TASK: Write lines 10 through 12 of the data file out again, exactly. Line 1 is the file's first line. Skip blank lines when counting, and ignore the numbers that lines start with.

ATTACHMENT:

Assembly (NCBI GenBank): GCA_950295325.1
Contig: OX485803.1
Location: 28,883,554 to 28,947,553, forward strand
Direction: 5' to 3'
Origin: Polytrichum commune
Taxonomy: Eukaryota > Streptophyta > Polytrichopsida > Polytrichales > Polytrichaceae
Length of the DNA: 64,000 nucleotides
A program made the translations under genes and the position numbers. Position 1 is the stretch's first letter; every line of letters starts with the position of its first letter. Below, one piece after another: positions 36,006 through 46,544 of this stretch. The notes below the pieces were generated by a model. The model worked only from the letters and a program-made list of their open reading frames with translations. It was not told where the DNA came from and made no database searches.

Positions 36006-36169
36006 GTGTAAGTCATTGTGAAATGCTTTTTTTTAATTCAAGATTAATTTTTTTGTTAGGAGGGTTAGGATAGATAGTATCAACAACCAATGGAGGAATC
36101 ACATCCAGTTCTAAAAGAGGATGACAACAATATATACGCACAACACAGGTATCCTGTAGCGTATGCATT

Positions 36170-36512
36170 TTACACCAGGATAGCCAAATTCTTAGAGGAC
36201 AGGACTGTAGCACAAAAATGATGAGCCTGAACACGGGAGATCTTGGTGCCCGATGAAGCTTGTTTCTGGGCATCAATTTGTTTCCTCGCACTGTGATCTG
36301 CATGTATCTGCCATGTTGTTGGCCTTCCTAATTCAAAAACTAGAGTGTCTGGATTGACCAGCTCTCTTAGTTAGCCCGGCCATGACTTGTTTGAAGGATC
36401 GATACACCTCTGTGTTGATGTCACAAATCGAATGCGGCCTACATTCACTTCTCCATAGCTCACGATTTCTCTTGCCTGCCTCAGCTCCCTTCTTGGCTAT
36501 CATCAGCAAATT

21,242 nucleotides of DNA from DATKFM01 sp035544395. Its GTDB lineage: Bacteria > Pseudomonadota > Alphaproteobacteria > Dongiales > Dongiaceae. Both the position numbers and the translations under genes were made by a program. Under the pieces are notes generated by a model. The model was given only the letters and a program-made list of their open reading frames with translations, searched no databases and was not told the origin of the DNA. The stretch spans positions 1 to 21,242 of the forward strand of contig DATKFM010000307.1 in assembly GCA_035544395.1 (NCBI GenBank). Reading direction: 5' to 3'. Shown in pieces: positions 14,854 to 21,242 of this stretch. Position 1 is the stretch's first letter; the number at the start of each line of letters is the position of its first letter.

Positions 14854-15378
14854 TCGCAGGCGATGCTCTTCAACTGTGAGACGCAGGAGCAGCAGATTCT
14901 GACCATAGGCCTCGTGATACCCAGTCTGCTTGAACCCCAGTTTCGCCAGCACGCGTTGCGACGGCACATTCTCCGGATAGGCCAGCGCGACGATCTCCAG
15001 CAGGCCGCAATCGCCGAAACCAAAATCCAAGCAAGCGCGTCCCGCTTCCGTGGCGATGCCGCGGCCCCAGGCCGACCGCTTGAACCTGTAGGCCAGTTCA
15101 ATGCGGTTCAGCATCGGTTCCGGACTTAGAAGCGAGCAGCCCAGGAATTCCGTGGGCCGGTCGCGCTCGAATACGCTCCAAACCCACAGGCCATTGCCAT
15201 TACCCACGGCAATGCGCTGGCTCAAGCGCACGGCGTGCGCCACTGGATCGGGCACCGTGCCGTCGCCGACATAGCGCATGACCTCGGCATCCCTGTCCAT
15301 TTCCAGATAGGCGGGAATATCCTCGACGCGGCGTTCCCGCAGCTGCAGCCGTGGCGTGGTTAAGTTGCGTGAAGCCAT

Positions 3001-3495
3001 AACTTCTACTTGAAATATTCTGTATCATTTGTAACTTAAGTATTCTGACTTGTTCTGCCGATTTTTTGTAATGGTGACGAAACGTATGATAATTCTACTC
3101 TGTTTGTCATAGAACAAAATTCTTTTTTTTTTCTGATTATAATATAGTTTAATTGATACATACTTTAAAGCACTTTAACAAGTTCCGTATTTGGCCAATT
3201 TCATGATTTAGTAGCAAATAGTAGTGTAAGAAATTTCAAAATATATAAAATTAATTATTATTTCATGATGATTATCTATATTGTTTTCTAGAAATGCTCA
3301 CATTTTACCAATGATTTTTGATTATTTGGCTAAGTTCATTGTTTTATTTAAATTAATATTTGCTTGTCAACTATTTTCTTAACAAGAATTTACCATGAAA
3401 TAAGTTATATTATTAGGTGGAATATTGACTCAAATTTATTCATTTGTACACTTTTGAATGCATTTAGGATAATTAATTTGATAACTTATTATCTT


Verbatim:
36006 GTGTAAGTCATTGTGAAATGCTTTTTTTTAATTCAAGATTAATTTTTTTGTTAGGAGGGTTAGGATAGATAGTATCAACAACCAATGGAGGAATC
36101 ACATCCAGTTCTAAAAGAGGATGACAACAATATATACGCACAACACAGGTATCCTGTAGCGTATGCATT

Positions 36170-36512